Today, the President signed into law an omnibus appropriations bill that establishes final FY 2018 funding levels for federal programs. The spending package provides overdue clarity for our schools, school systems, and their partners regarding the availability of funding for programs that directly benefit students, teachers, principals, and other educators and school leaders in every community across the country.
We are especially pleased that funding for the Supporting Effective Instruction State Grants program (Title II, Part A) remains intact. The 24 states that have committed to taking advantage of a new, optional leadership set-aside in Title II, Part A, can now move forward with their plans to strengthen school leadership in service of their goals for school and student success.
Moreover, we are glad to see that other programs that focus on outcomes for educators and students—including the Supporting Effective Educator Development (SEED) program, the Education Innovation and Research (EIR) program, and the Teacher and School Leader Incentive Program (TSL)—received funding, including small increases for SEED and EIR.
At the same time, we are extremely disappointed that the spending package provides no funding for the School Leader Recruitment and Support Program (SLRSP)—the only federal program specifically focused on investing in evidence-based, locally-driven strategies to strengthen school leadership in high-need schools.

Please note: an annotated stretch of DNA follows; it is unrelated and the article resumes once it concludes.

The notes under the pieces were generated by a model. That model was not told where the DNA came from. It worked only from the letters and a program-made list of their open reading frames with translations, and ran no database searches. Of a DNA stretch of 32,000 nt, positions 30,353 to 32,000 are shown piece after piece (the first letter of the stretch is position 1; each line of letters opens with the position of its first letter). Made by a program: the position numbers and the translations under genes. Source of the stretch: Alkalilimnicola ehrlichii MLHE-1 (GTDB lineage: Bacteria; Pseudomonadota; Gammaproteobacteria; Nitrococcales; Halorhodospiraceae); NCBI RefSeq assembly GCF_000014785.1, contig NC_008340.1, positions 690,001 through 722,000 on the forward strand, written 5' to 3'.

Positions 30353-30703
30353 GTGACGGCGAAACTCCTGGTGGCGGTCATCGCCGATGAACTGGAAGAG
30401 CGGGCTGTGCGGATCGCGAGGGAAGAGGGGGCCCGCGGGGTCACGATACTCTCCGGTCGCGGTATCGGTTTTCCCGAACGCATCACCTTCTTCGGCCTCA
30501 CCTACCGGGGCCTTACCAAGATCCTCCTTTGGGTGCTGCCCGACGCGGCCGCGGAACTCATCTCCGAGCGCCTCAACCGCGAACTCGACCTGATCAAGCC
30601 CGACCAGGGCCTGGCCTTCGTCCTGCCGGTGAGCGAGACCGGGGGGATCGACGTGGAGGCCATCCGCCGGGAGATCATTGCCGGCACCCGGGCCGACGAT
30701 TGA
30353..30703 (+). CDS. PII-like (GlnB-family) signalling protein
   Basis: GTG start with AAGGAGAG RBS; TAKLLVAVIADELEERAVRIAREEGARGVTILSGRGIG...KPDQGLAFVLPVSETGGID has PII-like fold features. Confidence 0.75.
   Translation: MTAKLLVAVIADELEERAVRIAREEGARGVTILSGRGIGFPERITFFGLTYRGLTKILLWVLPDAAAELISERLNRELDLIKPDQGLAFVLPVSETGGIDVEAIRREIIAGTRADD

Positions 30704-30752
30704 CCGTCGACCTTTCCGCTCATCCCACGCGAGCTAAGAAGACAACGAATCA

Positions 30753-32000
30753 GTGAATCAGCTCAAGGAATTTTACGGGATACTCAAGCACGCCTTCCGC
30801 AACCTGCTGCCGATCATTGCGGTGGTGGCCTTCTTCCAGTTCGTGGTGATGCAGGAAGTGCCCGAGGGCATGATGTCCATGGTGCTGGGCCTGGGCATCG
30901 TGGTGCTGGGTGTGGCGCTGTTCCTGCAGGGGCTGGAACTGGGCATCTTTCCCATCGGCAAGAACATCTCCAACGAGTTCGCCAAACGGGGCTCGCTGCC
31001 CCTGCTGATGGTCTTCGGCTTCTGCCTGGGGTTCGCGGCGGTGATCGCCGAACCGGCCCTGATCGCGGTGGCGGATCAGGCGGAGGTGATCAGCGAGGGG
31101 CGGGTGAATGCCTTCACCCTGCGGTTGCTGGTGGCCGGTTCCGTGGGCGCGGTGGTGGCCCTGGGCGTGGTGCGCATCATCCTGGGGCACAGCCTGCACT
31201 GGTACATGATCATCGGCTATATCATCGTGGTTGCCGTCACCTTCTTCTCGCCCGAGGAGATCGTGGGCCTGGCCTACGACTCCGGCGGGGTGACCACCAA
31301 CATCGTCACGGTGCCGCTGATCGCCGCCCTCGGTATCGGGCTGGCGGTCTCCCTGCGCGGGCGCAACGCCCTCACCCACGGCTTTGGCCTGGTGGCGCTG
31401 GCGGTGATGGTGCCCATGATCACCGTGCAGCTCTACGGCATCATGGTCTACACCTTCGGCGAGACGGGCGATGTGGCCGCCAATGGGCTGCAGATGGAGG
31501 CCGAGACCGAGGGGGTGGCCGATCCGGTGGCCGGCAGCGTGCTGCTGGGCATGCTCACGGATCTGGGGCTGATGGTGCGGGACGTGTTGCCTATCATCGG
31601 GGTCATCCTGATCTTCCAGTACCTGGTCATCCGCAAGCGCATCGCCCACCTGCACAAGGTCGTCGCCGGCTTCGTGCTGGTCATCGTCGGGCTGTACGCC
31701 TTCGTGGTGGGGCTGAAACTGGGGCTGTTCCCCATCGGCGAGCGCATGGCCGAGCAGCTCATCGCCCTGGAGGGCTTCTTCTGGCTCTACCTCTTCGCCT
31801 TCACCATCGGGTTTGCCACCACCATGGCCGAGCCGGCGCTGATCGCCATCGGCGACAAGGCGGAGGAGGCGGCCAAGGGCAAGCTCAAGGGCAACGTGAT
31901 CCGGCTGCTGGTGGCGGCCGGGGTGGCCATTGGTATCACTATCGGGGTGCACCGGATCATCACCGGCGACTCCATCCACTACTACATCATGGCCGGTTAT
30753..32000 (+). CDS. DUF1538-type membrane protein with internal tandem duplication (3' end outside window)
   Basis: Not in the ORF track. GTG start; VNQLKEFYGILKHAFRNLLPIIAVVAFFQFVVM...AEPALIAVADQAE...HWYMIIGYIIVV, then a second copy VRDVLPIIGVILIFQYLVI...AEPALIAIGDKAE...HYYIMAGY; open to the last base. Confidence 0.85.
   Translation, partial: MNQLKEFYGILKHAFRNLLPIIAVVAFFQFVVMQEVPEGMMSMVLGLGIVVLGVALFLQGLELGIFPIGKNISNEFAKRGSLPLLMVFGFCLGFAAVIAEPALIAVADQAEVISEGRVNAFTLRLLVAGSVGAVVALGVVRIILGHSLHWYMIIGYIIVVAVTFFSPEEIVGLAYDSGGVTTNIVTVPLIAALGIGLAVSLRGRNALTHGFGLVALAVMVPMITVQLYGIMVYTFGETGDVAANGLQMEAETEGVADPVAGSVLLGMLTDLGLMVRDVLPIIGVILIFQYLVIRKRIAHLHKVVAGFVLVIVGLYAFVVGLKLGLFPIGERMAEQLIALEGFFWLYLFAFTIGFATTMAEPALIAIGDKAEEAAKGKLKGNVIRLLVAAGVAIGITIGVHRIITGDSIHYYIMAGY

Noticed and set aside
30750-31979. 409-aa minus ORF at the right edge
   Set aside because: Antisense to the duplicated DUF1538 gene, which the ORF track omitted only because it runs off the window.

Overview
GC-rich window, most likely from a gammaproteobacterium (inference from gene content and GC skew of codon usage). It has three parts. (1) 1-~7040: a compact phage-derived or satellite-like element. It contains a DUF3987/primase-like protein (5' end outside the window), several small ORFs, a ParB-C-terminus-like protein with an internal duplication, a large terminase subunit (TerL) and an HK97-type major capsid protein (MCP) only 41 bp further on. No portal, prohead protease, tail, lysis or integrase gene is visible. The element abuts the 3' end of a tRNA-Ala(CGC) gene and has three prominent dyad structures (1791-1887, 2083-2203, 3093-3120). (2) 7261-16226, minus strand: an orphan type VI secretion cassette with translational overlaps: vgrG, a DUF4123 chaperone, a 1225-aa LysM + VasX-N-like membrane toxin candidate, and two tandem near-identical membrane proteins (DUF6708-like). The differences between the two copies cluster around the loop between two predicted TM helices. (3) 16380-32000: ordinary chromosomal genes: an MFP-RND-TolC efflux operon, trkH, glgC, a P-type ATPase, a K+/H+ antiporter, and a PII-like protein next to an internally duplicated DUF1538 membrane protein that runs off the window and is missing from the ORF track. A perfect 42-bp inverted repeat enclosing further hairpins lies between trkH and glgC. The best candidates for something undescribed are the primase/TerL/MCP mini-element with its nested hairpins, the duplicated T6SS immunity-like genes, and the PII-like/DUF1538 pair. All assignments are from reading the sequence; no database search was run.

Authorized by the Every Student Succeeds Act (ESSA) with bipartisan support, SLRSP empowers states and school districts, individually or in partnership with nonprofits or institutions of higher education, to accelerate the recruitment, preparation, support, and retention of dynamic school leaders who have a measurable, positive effect on student achievement in high-need schools.
A prior iteration of this program seeded some of the country’s most innovative and effective principal preparation programs—programs that have since grown exponentially to reach many more schools, teachers, and students in need of outstanding leadership and greatly expanding the impact of the federal government’s initial investment. Of note, several grantees have demonstrated a remarkable commitment to programmatic evaluation, continuous improvement, and transparency; by sharing their lessons and resources open-source with the field, grantees have helped to galvanize dramatic changes to the principal preparation sector as a whole.
Failing to fund SLRSP in FY 2018 represents a significant step backward in our collective efforts to get a well-prepared, well-supported principal in every school. Further, it is a missed opportunity for the federal government to direct dollars toward school leadership programs and partnerships that would continue to help build an evidence base regarding what works in education and that promise a return for students, schools, and communities that far exceeds its initial, targeted investment.
Despite this unfortunate development, we remain hopeful that funding for SLRSP can be restored in the FY 2019 funding bill. Just days ago, a bipartisan group of U.S. Representatives pledged their support for the program, highlighting its evidence base and noting that investments in SLRSP “can amplify other investments in educator quality and lead to improved outcomes for educators, students, and families.”
In the weeks and months ahead, New Leaders, along with a diverse coalition of advocates who understand and deeply value the important role principals play in creating schools where teachers thrive and students excel, will continue to work with Members of Congress to reinstate funding for this critical investment in our nation’s school leaders—and, thereby, in the teachers, students, families, and communities they serve.